Studies show the more diverse a workplace is, the better it is for the company's bottom line. A Harvard Business School survey of 250 firms found that those with greater diversity among their employees made between 18 and 69 percent more in net income than those with a more homogenous team. Companies with the greatest ethnic, gender, sexual orientation, and racial diversity are 35 percent more likely to see financial returns above their respective national industry medians, according to research conducted by consultancy McKinsey & Company. What many of us have felt and known intuitively is becoming harder to ignore: diversity matters in business and that includes meetings and conferences.
founder of LGBT Meeting
"Diversity is the new normal," says David Jefferys, president and CEO of the Altus Agency and founder and executive director of the LGBT Meeting Professionals Association (LGBT MPA). The association has grown to 500 members and is having its first annual workshop and networking event this November. A strategic goal of LGBT MPA is to partner with organizations like the National Coalition of Black Meeting Planners and support their model of diversity and inclusion.
Although optimism is strong, there still are challenges to overcome. Some industry experts feel that given the current political climate, diversity may actually start to wane. The recent clash between white supremacists and counterprotesters in Charlottesville, VA, demonstrated that anti-diversity sentiments are hardly a thing of the past.
Here is a look at the state of diversity in the meetings and events industry.
Progress in Jeopardy?
"I fear that diversity might slip down the agenda. There is the risk of the rise of nationalism and anti-diversity organizations, as evidenced by the events in Charlottesville and the White House response," says Rohit Talwar, an internationally renowned futurist and CEO of U.K.--based Fast Future Research. "This may have a bearing on business diversity and hence meetings."
Martin Sirk, chief executive officer of the International Congress and Convention Association (ICCA), is more optimistic. "It would take far more than White House rhetoric to reverse course, especially when we see so many U.S. business and association leaders standing up publicly for diversity and inclusion," he says.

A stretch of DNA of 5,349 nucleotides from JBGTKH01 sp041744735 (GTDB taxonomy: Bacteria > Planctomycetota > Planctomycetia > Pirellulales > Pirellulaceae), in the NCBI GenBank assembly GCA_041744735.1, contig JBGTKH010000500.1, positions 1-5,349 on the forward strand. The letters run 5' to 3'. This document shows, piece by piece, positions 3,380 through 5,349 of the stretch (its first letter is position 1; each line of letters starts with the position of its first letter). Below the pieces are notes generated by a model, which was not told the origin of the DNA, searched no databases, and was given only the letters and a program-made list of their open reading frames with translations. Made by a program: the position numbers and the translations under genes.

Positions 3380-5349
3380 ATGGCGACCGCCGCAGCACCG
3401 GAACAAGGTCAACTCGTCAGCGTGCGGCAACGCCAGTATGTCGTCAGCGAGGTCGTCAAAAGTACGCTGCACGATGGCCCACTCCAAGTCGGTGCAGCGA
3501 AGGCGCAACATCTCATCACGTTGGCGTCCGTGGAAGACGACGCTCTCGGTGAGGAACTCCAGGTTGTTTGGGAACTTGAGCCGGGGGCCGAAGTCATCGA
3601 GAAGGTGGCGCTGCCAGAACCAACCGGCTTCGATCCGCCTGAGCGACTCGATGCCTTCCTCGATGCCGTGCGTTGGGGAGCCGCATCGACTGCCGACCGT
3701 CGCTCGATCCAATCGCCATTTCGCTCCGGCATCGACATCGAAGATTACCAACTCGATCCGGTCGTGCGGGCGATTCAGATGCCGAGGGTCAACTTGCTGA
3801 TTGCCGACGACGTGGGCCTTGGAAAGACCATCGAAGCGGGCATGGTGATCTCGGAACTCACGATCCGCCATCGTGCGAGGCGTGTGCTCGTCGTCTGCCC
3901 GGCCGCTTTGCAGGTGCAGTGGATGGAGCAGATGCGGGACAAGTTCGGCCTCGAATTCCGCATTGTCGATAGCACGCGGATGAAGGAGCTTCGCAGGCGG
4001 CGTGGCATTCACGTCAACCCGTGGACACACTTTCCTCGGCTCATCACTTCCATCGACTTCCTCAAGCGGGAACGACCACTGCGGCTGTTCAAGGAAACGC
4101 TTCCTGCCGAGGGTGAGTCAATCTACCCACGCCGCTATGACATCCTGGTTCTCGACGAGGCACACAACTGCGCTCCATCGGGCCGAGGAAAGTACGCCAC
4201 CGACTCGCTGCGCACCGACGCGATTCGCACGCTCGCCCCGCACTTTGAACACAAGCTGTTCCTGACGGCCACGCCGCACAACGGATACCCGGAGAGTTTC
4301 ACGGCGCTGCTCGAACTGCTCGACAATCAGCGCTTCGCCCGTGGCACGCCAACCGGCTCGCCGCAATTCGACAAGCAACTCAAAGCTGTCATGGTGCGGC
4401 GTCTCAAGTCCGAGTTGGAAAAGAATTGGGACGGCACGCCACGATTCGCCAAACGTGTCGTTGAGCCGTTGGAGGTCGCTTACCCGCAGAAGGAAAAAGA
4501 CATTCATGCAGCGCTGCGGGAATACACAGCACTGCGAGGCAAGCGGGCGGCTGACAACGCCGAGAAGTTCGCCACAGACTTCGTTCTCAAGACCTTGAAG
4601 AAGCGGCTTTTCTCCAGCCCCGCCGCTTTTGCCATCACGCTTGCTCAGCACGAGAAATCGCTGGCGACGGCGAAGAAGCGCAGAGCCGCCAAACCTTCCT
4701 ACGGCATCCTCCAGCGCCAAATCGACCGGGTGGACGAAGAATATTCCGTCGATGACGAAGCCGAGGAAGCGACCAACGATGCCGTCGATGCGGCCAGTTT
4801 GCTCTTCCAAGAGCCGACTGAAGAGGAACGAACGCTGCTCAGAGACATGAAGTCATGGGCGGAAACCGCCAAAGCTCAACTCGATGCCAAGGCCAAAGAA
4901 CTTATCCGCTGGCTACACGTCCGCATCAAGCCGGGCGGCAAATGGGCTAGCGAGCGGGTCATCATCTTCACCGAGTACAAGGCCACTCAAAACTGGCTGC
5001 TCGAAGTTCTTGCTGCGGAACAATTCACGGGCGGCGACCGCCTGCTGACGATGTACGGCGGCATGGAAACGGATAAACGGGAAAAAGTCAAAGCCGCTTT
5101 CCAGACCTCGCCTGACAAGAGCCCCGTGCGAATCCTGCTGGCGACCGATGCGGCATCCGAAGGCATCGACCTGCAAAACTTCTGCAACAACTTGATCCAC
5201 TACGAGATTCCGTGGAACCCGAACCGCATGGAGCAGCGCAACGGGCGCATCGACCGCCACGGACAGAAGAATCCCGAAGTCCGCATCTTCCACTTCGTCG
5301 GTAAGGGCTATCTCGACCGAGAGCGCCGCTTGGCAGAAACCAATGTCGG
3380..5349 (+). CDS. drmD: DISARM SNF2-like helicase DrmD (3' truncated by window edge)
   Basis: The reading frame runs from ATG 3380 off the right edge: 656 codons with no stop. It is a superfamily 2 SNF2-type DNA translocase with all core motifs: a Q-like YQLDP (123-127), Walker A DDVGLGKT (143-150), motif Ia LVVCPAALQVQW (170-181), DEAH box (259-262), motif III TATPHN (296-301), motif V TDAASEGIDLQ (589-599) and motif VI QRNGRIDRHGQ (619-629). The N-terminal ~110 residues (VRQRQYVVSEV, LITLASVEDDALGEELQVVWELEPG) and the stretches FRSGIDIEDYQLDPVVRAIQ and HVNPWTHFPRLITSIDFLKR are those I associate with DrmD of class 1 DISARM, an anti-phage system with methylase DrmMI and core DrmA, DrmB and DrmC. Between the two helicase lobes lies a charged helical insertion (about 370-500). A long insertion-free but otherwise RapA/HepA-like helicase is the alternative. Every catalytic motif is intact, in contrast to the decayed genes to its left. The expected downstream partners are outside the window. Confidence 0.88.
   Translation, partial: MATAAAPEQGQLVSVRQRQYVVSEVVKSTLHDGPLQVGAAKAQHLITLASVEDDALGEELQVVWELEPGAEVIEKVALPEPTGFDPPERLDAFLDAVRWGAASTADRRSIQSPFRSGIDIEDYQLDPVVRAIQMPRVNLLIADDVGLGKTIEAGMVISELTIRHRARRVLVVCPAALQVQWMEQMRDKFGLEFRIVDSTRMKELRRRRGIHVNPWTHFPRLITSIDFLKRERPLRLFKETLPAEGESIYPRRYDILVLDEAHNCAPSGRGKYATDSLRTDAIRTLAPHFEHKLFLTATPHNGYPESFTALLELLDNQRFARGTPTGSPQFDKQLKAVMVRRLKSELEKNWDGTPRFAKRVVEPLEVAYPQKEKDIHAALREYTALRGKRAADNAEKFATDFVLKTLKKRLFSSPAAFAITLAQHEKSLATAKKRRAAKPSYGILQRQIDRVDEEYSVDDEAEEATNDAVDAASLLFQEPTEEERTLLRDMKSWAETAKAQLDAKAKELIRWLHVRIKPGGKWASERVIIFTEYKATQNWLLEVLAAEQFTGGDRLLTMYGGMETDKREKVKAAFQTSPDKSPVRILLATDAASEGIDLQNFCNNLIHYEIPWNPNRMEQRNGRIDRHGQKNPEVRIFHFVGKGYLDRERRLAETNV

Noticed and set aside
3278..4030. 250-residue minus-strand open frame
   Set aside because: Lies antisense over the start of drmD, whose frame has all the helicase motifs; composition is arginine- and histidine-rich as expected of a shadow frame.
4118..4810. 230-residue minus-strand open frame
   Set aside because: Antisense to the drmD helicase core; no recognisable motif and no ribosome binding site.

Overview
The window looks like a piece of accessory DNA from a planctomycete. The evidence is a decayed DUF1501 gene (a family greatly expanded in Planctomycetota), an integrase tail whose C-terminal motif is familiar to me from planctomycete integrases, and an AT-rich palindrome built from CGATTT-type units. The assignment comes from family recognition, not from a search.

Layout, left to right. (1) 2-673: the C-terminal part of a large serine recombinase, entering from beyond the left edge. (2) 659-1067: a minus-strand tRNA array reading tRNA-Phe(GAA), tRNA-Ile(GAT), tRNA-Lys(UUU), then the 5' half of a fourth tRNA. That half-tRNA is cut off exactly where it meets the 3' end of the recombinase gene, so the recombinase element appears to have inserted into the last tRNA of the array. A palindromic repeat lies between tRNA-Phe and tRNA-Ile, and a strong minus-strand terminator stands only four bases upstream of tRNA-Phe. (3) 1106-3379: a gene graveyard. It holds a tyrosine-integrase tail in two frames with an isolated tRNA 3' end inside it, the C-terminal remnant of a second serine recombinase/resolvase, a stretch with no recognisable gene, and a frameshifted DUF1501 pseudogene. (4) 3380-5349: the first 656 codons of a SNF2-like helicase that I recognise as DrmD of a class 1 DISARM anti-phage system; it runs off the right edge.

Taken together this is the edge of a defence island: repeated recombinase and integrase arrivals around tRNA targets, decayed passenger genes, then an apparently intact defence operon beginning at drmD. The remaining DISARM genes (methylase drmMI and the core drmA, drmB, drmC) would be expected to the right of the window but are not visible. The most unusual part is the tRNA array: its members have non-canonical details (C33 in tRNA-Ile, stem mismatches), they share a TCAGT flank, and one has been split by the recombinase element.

International associations strive to maintain diversity at their events, says Sirk, using a recent ICCA meeting as an example. The meeting of 150 delegates held in Fukuoka, Japan, attracted attendees from 35 countries, with less than 50 percent of those delegates based in Asia-Pacific. "Our Congress attracts delegates from between 65 and 75 countries, with no reduction in diversity expected," he adds.
Although many think of diversity as being driven by demographics encompassing, race, gender, sexuality, and age, to some it also encompasses informational differences.
Sherrif Karamat of PCMA
"We have this notion that including people of different color or sexual orientation means there is diversity. To me, this is not enough," says Sherrif Karamat, CAE, chief operating officer of the Professional Convention Management Association (PCMA). "We can all look different but still be homogenous. There must be a diversity of ideas."
This year's Convening Leaders, PCMA's annual meeting, attracted delegates from more than 40 countries and featured a broad range of speakers. One that was especially powerful was Vusi Thembekwayo, a South African venture capitalist who has a mentorship program that seeks out and nurtures black entrepreneurs, particularly women.
"It's truly not a North American event anymore," explains Karamat. "It's a global event with a diverse integration of ideas." In 2018, PCMA will be introducing Zoom, a multi-channel approach to helping people of all backgrounds launch their careers.
"We don't just talk the talk at PCMA. We walk the talk," says Karamat. The association is headed by Deborah Sexton, a woman, and there are several other women and African Americans in leadership roles, he adds.
In response to the theory that diversity may start to wane as a result of the current political climate, Karamat says there will always be obstacles to overcome. "There will always be hiccups and irritants along the way. When building something, there is never a straight line," he says. "Having public discourse when things get unsettling is how we get our arms around it, leading to a just society."